Sezione tematica

Athènes et la mer


Abstract


It is first Herodotus and Thucydides who stress the importance of the sea in the history of Athens during the fifth century. Themistocles is the one who is credited for this, as he first realized that by the existence of a large fleet Athens would be able to oppose the ambitions of Xerxes. This explains the emphasis on the victory of Salamis (480) which sealed the fate of the second Persian war and shaped its consequences: the creation of the Delian League and the affirmation of Athenian imperialism. From a political point of view, this gave importance to those who served on the fleet as oarsmen, that is to say the majority of citizens who did not have the means to procure the panoply of the hoplite. The navy became thus one of the foundations of democracy as defined by Pericles. The Peloponnesian war and the two oligarchic revolutions of 411 and 404 put into question this balance. In the fourth century, criticism against democracy and the sea intensified particularly in Plato, Aristotle and in a more nuanced way in Xenophon, who in the Poroi argues that the fleet could now be an instrument of development of commercial trade. Indeed, the collapse of the second Athenian Confederacy did not destroy the fleet, but it was thereafter increasingly used to protect trade and was composed by increasingly fewer citizens who were now assured to participate in the hoplite war, due to a new tax (symmories, trierarchies). This change caused the break between sea control and democracy.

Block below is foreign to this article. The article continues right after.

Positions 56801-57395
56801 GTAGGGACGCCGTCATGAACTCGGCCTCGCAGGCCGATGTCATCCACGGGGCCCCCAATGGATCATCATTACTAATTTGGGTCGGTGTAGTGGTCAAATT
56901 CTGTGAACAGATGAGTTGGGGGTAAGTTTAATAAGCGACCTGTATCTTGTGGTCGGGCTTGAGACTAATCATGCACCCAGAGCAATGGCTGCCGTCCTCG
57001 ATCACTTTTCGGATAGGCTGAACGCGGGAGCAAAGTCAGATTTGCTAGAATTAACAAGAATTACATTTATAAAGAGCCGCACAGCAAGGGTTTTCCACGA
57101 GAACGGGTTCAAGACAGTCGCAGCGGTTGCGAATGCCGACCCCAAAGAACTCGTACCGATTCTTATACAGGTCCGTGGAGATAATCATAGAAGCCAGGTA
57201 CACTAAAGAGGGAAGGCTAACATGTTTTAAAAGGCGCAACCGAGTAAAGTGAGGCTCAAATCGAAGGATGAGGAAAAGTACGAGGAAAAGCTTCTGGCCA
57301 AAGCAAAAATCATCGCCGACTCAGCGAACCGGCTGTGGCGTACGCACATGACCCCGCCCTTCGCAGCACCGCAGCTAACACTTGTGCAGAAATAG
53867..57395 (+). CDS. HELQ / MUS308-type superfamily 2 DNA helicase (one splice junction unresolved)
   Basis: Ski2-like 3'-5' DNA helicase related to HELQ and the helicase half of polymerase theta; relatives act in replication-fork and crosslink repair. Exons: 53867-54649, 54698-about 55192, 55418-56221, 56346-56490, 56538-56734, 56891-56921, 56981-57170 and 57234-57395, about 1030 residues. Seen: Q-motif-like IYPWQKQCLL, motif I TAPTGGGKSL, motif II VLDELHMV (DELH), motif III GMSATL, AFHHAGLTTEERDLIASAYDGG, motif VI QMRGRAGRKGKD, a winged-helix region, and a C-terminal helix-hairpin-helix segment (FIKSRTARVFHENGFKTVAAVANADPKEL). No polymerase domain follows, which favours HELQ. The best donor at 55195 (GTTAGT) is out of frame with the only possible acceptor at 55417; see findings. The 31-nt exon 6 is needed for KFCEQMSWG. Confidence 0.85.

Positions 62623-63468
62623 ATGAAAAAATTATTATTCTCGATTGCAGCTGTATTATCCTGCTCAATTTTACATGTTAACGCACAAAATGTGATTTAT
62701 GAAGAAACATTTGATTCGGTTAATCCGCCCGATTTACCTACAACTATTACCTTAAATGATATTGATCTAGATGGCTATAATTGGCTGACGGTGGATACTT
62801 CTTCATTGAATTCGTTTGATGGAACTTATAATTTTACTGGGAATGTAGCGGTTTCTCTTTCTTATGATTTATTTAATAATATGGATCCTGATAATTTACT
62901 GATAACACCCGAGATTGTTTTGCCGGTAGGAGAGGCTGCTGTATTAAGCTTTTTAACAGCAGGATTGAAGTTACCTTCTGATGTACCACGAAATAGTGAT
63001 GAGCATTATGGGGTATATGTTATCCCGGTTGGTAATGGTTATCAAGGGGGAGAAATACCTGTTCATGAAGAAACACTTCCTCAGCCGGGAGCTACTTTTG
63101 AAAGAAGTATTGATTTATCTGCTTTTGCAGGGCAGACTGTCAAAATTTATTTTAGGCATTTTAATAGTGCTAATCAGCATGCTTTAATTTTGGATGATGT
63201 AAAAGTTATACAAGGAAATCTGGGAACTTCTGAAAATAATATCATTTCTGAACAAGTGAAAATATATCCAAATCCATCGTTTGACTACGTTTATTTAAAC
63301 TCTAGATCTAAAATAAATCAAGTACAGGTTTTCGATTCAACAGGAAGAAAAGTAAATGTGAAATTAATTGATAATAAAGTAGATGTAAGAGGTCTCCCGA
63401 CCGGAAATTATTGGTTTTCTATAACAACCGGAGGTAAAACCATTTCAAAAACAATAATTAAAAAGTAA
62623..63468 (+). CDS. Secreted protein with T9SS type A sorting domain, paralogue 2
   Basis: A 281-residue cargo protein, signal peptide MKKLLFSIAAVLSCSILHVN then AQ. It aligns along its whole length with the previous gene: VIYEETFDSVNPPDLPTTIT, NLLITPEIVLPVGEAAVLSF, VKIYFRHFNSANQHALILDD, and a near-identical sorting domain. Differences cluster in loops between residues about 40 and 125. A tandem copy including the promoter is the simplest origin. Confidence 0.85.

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DOI: http://dx.doi.org/10.13135/2039-4985/1935

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ISSN 2240-774X  e-ISSN 2039-4985